October 6/Fact #6: All individuals with visual impairments do not read Braille. Literacy is a problem with individuals who are visually impaired in today’s society for two reasons. Technology is allowing more and more individuals to not have to learn Braille because they can rely on screen readers, computers, apps, and smartphones to help them navigate their daily activities and responsibilities and that is a huge factor that contributes to the illiteracy in many individuals with visual impairments. Many of these methods do not promote good spelling, grammar, punctuation, etc. Also, children have visual impairments are not required to learn Braille in school because many can get by with large print but then as their vision progresses over the years they are not able to use that large print anymore and don’t want to use Braille. I do want to add as a Disclaimer that there are MANY MANY MANY individuals with visual impairments that are very literate, but there is an increasing trend in illiteracy in the blindness community. Many individuals who are blind and illiterate are still able to function though because of thet assistive technology that I mentioned above. (Info from Lighthouse for the Visually Impaired and Blind)
October 7/Fact #7: When talking to an individual with a visual impairment, it is still okay to use the words “see,” “watch,” “observe,” “look,” “view,” etc. Individuals with visual impairments “see” things their own way, etc. There is no need to be hesitant when using these. HOWEVER, I will add this disclaimer just from personal experience. A time it is NOT okay to ask an individual with a visual impairment if they SAW something is if you clearly know they do not have the ability to see, visually, what you are talking about but still expect/ask them if they saw it. I will give an example as a situation. I was in a class where a Professor knows I have very limited vision, we have discussed this on multiple occasions, and I can only see right in front of me with any clarity and if it is text it needs to be large print or on the computer. She wrote something on the board and when I ditactdn’t get that information, I emailed to inquire about something related and the Professor wrote back, “Didn’t you see what was on the board?” This is an example when “see” is not appropriate but really that has more to do with a lack of awareness about blindness than the vocabulary chosen.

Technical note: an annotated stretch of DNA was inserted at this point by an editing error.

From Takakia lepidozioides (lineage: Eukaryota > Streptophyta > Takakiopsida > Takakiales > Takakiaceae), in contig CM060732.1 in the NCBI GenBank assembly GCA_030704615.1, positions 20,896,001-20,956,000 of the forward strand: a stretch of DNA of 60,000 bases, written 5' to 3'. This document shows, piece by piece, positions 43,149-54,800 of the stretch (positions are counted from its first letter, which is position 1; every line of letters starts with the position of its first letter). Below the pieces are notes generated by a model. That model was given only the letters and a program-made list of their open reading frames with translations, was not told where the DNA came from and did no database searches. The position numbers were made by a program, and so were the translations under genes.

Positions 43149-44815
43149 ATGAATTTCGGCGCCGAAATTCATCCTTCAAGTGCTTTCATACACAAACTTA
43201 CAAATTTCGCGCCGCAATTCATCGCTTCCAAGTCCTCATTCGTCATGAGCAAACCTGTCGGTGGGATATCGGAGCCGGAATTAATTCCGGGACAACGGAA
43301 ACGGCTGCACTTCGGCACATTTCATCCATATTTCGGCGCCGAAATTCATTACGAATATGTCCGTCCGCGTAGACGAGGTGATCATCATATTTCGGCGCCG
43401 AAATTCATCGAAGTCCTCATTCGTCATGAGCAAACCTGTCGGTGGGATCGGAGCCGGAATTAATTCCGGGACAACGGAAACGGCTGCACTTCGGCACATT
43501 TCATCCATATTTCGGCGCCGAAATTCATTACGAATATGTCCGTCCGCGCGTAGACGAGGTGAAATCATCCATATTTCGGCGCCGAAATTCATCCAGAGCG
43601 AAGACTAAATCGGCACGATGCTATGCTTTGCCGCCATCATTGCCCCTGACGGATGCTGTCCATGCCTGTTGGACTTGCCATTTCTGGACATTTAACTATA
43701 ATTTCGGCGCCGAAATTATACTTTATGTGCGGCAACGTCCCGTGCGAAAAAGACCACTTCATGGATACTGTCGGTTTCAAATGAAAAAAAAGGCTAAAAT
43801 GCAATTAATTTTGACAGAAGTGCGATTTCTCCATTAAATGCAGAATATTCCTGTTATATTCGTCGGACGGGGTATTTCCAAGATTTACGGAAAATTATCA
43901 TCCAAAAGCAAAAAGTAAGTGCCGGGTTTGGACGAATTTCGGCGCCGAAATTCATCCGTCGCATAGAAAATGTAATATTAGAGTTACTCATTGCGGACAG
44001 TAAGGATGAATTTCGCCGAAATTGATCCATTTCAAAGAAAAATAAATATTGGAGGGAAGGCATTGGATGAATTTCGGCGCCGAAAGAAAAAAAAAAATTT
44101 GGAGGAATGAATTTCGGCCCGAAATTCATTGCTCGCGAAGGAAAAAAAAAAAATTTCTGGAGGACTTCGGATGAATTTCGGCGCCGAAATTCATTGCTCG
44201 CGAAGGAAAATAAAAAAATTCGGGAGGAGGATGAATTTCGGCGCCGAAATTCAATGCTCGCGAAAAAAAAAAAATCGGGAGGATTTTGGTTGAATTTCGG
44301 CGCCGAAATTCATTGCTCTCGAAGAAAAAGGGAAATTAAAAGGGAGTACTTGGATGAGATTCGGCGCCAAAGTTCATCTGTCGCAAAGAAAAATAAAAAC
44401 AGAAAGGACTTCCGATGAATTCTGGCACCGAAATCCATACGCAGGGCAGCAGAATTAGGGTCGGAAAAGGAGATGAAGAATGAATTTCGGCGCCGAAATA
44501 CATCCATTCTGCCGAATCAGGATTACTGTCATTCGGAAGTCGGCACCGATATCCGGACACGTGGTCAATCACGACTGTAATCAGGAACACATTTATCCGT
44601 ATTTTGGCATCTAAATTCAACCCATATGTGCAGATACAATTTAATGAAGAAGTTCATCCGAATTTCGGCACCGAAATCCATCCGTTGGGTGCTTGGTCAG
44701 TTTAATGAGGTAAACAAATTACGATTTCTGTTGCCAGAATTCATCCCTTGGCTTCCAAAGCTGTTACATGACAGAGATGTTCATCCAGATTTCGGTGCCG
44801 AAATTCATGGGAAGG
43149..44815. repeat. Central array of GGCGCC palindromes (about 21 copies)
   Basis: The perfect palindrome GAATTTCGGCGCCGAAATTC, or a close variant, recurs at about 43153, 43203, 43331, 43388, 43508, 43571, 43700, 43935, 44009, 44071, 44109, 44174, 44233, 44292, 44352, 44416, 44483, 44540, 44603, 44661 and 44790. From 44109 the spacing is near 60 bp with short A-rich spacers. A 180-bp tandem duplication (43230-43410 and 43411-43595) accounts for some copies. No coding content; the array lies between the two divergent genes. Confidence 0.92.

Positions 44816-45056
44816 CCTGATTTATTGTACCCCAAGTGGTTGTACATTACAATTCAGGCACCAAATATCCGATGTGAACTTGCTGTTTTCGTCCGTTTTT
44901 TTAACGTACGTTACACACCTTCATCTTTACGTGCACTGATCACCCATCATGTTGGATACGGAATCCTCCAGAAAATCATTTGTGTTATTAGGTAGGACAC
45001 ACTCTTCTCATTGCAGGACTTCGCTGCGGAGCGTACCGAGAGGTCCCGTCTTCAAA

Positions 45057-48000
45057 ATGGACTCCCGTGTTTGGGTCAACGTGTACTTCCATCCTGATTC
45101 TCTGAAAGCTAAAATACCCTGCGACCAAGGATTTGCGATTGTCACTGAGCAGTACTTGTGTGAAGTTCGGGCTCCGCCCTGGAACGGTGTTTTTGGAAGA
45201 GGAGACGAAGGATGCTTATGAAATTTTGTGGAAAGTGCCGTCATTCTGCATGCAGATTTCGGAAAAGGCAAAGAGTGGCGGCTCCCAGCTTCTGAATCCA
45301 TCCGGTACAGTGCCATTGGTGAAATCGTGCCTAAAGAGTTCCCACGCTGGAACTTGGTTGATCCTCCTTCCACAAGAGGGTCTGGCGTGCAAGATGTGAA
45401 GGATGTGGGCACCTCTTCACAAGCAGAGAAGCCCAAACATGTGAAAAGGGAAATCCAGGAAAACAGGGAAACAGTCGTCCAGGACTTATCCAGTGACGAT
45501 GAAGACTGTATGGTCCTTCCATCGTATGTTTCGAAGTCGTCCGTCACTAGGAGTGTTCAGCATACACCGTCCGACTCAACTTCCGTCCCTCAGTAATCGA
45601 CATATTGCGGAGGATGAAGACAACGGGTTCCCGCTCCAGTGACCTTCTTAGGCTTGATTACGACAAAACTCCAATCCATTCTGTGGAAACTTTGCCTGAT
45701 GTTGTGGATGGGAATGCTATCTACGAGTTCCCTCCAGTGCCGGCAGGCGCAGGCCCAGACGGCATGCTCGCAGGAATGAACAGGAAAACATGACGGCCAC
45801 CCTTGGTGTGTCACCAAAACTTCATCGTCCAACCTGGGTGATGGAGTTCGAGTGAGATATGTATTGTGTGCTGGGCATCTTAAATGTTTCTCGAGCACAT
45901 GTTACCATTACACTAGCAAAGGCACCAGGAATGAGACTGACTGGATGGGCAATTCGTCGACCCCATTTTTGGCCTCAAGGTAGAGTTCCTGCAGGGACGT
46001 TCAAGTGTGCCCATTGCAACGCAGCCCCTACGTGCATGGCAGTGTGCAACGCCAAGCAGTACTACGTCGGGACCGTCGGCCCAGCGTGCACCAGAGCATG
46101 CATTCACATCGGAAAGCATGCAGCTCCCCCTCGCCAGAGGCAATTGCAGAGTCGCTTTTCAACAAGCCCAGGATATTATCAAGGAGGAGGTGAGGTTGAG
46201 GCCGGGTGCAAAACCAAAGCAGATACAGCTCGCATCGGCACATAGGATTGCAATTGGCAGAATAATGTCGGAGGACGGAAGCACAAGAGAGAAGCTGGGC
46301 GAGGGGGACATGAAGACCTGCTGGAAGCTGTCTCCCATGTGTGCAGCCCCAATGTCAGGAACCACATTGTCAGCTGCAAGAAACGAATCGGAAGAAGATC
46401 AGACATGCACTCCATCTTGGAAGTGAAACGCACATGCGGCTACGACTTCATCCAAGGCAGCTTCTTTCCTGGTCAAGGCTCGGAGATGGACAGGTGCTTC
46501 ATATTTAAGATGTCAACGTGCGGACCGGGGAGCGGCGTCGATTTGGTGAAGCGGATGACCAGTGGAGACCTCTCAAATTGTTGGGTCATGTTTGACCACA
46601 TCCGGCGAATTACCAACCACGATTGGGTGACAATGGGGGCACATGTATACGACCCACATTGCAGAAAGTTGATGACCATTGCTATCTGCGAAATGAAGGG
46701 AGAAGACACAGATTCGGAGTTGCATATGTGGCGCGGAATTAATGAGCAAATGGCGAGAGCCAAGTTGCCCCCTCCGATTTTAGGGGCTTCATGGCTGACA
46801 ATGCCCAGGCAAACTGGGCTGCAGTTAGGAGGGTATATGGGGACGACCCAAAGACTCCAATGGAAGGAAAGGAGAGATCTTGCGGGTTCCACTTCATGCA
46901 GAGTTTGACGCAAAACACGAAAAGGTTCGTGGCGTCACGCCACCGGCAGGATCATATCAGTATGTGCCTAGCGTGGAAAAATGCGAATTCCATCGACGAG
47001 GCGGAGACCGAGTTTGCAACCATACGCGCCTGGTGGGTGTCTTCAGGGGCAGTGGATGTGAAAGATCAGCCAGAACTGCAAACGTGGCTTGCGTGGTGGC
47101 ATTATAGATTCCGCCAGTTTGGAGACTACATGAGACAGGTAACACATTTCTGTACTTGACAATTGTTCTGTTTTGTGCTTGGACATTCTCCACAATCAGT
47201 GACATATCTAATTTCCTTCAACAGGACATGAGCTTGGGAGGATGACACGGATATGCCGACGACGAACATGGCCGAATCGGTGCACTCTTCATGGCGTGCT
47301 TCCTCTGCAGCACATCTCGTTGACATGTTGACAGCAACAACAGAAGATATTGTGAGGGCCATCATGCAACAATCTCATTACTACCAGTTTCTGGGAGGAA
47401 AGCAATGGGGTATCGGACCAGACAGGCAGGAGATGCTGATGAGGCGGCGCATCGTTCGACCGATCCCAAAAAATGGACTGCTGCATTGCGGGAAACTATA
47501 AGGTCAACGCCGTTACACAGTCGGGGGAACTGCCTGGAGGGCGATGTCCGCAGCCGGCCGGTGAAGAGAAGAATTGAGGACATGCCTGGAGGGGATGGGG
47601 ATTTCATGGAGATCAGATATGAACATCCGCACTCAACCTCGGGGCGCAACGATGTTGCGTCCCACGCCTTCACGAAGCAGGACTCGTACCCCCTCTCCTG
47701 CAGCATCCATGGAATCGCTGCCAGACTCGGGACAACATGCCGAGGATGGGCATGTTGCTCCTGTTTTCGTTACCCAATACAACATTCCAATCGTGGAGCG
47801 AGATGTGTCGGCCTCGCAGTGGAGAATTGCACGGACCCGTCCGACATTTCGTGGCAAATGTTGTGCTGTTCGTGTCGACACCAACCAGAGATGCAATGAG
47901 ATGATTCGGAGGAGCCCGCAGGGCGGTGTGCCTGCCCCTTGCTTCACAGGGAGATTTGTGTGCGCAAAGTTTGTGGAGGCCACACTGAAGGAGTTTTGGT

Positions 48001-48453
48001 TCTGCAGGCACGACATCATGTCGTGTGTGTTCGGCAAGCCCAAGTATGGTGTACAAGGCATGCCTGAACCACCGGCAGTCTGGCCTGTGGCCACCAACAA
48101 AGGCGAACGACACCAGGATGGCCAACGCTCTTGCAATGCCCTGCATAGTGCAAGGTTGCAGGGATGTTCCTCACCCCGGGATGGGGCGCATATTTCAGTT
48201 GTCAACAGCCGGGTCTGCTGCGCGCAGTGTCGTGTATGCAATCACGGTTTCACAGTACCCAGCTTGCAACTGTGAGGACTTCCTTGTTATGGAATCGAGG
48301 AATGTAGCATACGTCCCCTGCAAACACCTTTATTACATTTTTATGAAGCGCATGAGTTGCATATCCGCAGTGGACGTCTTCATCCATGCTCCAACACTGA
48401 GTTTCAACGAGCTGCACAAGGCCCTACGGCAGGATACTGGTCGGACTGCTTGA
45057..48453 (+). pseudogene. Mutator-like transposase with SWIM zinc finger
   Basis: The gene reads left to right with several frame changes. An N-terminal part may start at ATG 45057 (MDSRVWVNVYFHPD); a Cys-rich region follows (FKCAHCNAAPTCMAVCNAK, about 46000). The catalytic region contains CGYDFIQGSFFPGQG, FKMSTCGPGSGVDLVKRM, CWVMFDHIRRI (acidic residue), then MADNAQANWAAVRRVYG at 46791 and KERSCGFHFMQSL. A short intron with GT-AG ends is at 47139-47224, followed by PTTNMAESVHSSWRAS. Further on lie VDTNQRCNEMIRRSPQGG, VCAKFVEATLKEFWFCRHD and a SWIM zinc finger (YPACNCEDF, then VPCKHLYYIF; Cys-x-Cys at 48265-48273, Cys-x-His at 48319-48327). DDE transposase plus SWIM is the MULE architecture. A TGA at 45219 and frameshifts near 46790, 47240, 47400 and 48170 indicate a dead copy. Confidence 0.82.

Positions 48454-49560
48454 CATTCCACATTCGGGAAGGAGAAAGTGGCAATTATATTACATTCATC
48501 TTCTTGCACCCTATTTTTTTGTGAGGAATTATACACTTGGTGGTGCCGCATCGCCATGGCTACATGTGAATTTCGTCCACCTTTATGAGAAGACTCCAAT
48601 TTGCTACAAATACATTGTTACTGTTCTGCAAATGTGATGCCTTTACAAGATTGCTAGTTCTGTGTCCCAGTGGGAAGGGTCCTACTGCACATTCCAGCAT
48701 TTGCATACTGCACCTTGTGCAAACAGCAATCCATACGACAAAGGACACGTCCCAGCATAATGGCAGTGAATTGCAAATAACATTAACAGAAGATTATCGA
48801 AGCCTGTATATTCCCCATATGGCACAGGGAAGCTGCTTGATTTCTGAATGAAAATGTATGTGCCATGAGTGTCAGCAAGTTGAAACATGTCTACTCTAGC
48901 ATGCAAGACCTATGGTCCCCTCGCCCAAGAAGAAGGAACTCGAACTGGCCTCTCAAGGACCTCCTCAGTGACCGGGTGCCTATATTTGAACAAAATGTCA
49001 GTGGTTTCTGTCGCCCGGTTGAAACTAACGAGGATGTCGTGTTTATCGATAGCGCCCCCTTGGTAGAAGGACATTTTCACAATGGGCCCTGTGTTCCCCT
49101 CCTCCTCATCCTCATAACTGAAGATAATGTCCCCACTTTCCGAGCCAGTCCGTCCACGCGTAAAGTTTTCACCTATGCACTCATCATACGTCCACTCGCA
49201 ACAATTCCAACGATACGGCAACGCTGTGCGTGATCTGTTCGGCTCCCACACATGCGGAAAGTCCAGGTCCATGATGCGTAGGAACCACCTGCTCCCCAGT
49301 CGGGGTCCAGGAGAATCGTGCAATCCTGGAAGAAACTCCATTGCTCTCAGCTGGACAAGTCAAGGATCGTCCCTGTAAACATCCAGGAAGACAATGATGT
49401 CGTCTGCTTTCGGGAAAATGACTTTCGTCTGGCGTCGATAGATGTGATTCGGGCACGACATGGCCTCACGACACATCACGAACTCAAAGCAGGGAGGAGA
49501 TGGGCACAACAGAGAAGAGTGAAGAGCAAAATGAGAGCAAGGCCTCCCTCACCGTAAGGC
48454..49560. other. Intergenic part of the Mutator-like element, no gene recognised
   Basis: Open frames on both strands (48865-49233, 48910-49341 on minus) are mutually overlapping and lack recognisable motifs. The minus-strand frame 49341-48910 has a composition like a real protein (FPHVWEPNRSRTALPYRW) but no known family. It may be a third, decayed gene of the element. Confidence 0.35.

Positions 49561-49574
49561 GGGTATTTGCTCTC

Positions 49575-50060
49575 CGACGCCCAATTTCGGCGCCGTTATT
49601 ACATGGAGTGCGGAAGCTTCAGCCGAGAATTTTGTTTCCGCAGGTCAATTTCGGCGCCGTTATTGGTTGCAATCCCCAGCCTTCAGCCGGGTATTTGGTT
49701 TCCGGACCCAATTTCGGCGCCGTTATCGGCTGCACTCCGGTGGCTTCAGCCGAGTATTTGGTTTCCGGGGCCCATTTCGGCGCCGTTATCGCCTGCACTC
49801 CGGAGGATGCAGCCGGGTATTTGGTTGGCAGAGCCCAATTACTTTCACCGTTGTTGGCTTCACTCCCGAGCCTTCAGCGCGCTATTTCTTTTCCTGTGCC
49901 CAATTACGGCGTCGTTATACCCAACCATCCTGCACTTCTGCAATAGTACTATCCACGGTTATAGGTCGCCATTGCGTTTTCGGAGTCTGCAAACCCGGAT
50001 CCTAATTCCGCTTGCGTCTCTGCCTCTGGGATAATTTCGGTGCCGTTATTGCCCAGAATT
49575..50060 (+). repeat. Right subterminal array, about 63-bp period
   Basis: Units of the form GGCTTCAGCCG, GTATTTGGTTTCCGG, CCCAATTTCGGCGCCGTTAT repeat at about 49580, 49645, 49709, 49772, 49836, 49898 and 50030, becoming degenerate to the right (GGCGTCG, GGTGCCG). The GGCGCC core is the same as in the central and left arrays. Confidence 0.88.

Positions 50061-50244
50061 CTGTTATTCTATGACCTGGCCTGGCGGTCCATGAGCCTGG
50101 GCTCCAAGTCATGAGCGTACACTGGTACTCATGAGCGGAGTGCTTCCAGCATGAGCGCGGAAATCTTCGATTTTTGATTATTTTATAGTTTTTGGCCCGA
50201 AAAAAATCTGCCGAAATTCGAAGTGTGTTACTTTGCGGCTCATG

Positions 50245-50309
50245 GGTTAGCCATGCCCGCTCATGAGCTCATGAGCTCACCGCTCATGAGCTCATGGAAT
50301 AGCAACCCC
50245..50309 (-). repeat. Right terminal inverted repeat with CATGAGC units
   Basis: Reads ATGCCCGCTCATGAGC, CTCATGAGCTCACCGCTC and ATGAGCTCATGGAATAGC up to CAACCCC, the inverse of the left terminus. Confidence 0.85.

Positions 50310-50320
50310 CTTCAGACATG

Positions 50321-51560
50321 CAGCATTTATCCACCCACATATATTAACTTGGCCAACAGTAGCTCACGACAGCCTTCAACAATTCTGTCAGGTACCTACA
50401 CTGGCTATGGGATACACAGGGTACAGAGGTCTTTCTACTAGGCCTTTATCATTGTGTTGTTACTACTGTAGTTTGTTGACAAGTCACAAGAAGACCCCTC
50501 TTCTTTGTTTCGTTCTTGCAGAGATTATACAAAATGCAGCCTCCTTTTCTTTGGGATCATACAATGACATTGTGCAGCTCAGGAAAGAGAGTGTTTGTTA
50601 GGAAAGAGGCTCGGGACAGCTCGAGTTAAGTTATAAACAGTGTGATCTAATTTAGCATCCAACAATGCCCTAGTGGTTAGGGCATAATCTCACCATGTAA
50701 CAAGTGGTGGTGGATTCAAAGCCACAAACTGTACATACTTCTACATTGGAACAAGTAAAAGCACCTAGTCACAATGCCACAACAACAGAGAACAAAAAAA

October 8/Fact #8: Some think that it is appropriate to describe directions to an individual with a visual impairment in terms of how many steps they have to take from Point A to Point B. While there may be an individual out there who uses this method, most individuals with visual impairments use tactile cues such as “when you get to the intersection of such and such,” because individuals can feel the curbs, etc and they learn to know the layout of the neighborhood, campus, etc.
Did you learn anything new? If so, what? What do you think about what I stated? What has been the most surprising thing that you have learned about individuals with visual impairments, whether it’s been on this blog, through me, or through another source?